As part of the non-fiction/essay unit for fifth-grade literacy, I chose to use the November Scope magazine which included non-fiction narrative, essay, and infographic all on the topic of homelessness in America. The essential question was: "What challenges do the homeless face?" To get an idea of what students already knew or thought they knew about homelessness, I used the thinking routine See-Think-Wonder. I displayed the cover photo of the article I Was Homeless, a photo of Kevin Liu who entered a homeless shelter with his family when he was in sixth grade after an illegal eviction.
In order to provide an opportunity to hear all students' voices, all three parts (seeing, thinking, wondering) were done among cooperative table groups. During each step, students recorded their thoughts on the chart in front of the classroom.
Students viewed the cover photo, discussed with their table group, and described what they saw: a teenager wearing a funny shirt, an Asian teenager, a healthy, normal-looking teenager.
Next, students discussed what they thought about this person given the headline "I Was Homeless." They thought this person was Kevin Liu, that Kevin had been homeless, and that Kevin was no longer homeless because he looked happy, clean, and healthy.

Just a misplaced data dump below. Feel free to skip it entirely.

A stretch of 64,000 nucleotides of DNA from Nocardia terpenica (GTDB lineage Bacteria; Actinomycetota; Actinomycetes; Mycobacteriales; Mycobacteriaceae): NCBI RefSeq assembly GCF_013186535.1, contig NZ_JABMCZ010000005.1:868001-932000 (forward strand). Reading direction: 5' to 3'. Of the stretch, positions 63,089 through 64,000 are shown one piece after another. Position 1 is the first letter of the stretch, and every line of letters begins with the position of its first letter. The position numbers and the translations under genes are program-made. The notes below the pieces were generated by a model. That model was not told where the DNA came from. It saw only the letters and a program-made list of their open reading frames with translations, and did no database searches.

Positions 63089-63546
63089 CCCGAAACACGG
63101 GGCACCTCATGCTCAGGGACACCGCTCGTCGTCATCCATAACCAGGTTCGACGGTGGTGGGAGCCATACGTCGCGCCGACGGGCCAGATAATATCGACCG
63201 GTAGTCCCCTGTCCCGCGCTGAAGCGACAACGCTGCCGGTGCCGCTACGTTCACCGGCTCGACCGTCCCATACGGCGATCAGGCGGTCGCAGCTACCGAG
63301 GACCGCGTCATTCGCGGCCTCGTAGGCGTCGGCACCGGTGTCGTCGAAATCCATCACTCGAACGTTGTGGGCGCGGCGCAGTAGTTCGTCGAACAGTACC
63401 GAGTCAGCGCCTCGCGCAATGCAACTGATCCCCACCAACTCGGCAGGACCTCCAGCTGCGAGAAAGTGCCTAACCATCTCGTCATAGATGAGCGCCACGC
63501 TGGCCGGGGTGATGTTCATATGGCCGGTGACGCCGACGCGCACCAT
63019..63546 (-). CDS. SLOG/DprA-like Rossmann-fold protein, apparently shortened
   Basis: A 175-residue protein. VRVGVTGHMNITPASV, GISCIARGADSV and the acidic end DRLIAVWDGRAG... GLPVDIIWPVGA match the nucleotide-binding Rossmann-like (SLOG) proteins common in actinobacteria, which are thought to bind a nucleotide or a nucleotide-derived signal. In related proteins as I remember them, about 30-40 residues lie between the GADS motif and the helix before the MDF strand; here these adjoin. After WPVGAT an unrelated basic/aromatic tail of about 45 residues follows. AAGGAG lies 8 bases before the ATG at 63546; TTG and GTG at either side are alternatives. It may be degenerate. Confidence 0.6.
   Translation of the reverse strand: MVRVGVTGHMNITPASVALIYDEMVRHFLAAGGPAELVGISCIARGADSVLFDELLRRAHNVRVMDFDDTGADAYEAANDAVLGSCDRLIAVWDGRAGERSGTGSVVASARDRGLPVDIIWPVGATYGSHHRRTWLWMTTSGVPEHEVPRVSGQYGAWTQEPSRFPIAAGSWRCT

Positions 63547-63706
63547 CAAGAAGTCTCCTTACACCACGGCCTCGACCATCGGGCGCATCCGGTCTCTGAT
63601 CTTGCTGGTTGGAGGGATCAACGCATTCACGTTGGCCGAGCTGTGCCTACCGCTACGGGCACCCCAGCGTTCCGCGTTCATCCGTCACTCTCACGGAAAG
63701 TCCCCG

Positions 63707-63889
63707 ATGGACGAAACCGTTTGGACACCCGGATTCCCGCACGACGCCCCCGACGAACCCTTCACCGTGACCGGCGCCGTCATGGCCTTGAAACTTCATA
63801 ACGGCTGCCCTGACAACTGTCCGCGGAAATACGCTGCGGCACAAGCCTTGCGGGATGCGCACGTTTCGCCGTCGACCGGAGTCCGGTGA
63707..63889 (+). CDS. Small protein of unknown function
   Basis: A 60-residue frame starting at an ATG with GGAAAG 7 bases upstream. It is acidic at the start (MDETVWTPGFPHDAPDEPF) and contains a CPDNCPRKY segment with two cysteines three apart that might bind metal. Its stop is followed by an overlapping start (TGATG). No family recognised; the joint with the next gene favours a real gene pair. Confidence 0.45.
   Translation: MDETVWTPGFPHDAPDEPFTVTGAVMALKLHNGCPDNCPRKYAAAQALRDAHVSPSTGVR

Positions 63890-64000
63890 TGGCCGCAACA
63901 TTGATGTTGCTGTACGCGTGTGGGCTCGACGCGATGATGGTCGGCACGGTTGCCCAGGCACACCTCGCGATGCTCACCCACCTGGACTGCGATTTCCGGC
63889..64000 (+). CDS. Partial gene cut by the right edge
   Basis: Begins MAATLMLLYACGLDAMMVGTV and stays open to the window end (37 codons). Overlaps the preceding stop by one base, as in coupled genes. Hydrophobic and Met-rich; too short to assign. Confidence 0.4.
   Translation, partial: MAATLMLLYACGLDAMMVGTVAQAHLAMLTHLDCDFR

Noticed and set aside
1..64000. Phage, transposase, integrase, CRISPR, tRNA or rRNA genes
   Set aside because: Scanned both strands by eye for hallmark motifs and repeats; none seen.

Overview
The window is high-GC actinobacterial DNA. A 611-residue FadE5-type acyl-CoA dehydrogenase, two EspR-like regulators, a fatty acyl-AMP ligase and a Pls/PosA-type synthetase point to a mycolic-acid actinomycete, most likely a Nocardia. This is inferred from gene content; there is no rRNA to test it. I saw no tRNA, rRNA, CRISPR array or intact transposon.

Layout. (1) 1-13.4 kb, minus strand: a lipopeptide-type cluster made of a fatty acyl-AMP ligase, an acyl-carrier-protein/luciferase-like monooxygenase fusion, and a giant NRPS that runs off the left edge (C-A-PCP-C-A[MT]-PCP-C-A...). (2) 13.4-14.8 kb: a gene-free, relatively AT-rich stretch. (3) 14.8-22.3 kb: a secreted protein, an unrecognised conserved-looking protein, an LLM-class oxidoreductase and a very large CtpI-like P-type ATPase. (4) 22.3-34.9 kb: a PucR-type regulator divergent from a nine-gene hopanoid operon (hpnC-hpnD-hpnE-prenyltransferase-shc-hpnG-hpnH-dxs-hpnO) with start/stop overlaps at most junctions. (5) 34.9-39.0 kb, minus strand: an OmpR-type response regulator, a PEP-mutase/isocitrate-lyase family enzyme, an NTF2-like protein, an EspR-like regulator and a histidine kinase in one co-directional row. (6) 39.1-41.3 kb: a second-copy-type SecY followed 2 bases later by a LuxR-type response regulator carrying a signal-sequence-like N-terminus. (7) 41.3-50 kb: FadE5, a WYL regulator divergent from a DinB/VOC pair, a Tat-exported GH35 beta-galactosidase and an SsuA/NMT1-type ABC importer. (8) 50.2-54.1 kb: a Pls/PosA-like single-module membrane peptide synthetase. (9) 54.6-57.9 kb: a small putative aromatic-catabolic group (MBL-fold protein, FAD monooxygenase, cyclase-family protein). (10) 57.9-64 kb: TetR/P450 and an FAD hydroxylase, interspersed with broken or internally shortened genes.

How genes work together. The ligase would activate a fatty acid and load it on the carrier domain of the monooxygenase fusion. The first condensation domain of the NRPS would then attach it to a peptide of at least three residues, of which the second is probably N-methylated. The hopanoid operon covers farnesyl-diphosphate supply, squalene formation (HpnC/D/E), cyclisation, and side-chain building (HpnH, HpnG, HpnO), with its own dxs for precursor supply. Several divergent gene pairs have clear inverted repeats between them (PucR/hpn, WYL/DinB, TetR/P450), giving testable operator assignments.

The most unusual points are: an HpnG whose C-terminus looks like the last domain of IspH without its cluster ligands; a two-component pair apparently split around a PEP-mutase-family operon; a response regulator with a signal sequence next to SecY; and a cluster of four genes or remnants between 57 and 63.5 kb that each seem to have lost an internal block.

Finally, students discussed and captured their wonderings. They wondered how old Kevin is, where Kevin lives, if he was still homeless, how he became homeless, if he ran away from his home, if he used drugs, if he lived on the street, if he was hurt when he was homeless, how long he was homeless, and what he ate while he was homeless.
This thinking routine put a face on homelessness for our students and directly led into the development of the essential question: "What challenges do the homeless face?"
Throughout the unit, students referred back to the STW chart as they learned more about Kevin Liu. This activity provided an anchor as we read the narrative, and we highlighted in the text answers to our wonderings. Students commented often on whether their initial thinking was correct or if their thinking was "off track" because they didn't have enough information when they first saw the photo and headline.
Using this routine allowed students to begin thinking about the social issue of homelessness and the impacts not only to people who are homeless, but to themselves and society. The STW enabled me to understand where to begin instruction. This thinking routine, like so many others, is a useful preassessment for planning.
After a close reading of the narrative, essay, and infographic, students were able to use the real-life example of Kevin Liu to synthesize the data and statistics provided in the essay and infographic. We were also able to use our STW chart as a post-assessment, adding another column about what we learned.
As their final project, students wrote an informational essay responding to the essential question, "What challenges do the homeless face?